Indian Bill of Rights

Also known as the Indian Civil Rights Act, a part of the Civil Rights Act of 1968 that applies the Bill of Rights and the Fourteenth Amendment to the actions of tribal governments and tribal courts.

In Colliflower v. Garland[case]Colliflower v. Garland[Colliflower v. Garland](1965), the federal court system was faced with a variety of constitutional questions arising from issues of sovereigntyNative American sovereignty and the relationship of the federal government and Native American tribes and nations. In this case, Colliflower succeeded in filing a writ of habeas corpus from a tribal court to the federal level. The federal court, realizing the potential impact of the precedent it established, was very narrow in the scope of its application, ruling that its decision was applicable only to the tribal court in question, as the court had been established through the Indian Reorganization Act of 1934Indian Reorganization Act and was therefore subject to federal procedural guidelines. Prompted by the Colliflower decision, Senator Sam J. Ervin and the Judiciary Committee attached the Indian Civil Rights Act to the broader civil rights legislation of 1968.Civil Rights Act of 1968Civil Rights Act of 1968

President Harry S. Truman meeting with Indian leaders at the signing of the Indian Claims Commission Act in 1946.

(Library of Congress)

Framed not only as a move toward self-determination and self-sufficiency for American Indian nations and tribes but also as a guarantee of the civil rights of American Indians in the face of action by tribal courts, the act combined ten protections with a habeas corpus clause that was broader in scope than that applied in Colliflower. The act allowed similar protections as those found in the Bill of Rights and the Fourteenth Amendment, with small but notable differences. Because only minor crimes were considered within the purview of tribal courts, the question of representation was raised. Outside the realm of tribal law, right to counsel was guaranteed but at the defendant’s expense. In addition, the act stipulated that the maximum term of detention or imprisonment and the maximum applicable fine be set at one year and five thousand dollars respectively. The provision for a writ of habeas corpus was the only federal remedy made available for redress of violations of the Indian Civil Rights Act.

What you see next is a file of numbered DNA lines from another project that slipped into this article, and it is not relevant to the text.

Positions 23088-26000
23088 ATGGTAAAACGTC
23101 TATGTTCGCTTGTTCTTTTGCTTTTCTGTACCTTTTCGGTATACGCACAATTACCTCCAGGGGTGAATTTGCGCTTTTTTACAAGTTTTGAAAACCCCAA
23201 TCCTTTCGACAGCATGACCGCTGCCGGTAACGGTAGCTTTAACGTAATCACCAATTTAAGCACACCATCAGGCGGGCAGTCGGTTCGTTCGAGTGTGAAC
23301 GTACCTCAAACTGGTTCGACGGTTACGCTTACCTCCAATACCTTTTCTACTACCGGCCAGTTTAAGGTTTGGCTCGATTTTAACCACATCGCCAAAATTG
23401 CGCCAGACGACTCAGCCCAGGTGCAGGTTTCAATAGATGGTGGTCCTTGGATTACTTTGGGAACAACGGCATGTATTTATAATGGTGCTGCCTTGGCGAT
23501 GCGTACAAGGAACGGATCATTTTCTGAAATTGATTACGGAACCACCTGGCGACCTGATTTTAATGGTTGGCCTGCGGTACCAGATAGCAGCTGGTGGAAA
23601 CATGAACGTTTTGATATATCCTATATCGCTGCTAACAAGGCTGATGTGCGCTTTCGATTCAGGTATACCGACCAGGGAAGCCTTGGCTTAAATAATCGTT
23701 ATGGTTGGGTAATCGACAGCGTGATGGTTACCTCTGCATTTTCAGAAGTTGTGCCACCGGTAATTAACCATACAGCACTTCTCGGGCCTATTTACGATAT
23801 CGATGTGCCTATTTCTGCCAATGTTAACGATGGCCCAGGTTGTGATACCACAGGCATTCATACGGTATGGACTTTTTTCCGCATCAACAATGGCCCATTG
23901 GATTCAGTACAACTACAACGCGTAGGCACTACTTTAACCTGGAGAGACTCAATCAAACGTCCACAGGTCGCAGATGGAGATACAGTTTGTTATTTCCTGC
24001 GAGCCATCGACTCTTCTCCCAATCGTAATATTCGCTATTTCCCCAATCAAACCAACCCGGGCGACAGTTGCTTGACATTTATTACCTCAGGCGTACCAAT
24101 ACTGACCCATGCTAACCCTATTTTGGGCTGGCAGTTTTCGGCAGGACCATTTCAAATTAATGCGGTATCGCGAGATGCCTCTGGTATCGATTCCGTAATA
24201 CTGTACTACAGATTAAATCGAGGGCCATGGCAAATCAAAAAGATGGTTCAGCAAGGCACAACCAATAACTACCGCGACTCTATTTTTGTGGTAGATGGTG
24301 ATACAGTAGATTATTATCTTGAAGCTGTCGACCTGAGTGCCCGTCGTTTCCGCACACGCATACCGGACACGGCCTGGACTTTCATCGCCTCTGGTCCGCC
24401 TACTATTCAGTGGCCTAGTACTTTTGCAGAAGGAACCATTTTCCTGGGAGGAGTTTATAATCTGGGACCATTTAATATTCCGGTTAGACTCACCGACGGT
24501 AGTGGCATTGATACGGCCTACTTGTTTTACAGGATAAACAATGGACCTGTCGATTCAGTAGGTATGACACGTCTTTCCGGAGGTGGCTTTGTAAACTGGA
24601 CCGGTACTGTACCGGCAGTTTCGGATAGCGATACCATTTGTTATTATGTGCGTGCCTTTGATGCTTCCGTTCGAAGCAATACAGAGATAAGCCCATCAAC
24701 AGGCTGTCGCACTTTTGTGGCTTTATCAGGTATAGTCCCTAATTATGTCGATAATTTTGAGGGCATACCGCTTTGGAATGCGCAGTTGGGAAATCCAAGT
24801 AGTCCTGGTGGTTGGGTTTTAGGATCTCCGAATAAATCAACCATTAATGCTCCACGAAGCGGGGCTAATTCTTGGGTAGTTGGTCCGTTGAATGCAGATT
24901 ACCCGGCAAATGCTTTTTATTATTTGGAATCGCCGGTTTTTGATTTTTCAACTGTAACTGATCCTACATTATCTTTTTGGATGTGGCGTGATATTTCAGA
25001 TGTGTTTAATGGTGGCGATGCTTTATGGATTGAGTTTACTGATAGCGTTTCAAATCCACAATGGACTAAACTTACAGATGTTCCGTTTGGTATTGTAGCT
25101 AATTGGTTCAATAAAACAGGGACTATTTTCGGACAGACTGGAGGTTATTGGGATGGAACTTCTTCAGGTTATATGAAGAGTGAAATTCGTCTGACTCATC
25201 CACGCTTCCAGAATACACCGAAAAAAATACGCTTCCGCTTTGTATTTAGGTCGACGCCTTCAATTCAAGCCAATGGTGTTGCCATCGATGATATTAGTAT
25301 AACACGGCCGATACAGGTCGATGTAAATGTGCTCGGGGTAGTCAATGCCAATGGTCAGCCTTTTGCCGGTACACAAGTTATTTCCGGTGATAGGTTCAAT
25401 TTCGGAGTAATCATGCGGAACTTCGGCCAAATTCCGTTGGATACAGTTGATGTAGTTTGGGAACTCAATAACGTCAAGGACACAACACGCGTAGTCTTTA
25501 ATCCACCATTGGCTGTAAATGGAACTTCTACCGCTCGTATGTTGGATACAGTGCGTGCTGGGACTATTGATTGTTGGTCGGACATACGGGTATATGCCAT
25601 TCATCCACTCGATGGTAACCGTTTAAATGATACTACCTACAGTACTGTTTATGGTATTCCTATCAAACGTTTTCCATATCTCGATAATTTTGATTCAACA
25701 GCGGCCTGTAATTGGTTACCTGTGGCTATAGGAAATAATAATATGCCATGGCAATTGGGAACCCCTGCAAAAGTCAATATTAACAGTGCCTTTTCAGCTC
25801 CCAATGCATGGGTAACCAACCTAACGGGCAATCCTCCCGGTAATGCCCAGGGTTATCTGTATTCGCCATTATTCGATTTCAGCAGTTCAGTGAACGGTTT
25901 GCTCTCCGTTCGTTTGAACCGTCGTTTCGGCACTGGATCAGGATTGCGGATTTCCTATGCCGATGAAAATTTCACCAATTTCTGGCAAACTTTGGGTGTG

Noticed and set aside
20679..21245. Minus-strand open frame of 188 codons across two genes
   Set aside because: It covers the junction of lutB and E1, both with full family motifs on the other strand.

Critics of the Indian Bill of Rights frequently based their arguments on the effect of the law on the issue of tribal sovereignty. In Dodge v. Nakai[case]Dodge v. Nakai[Dodge v. Nakai] (1969), the sovereignty of the Navajo Nation was questioned when its decision to ban a legal services director from the reservation was found to violate due process. This erosion continued until the Supreme Court, in Santa Clara Pueblo v. Martinez[case]Santa Clara Pueblo v. Martinez[Santa Clara Pueblo v. Martinez] (1978), decided in favor of sovereignty on the issues of inheritance and tribal membership.

Pursuant to the Indian Bill of Rights, tribal governments can, in general, be sued only by the federal government. This liability was established in United States v. Yakima Tribal Court[case]Yakima Tribal Court, United States v.[Yakima Tribal Court, United States v.] (1986). Officials acting in accordance with tribal policy and within their authority are exempt from suit under like provisions. This protection does not extend to tribal officials acting outside their authority or to those not acting officially.

Further Reading

  • Deloria, Vine, Jr., and Clifford M. Lytle. American Indians, American Justice. Austin: University of Texas Press, 1983.
  • McCarthy, Robert J. “Civil Rights in Tribal Courts: The Indian Bill of Rights at Thirty Years.” Idaho Law Review 34 (1998): 465.

Crow Dog, Ex parte

Lone Wolf v. Hitchcock

Native American law

Native American sovereignty

Native American treaties

Santa Clara Pueblo v. Martinez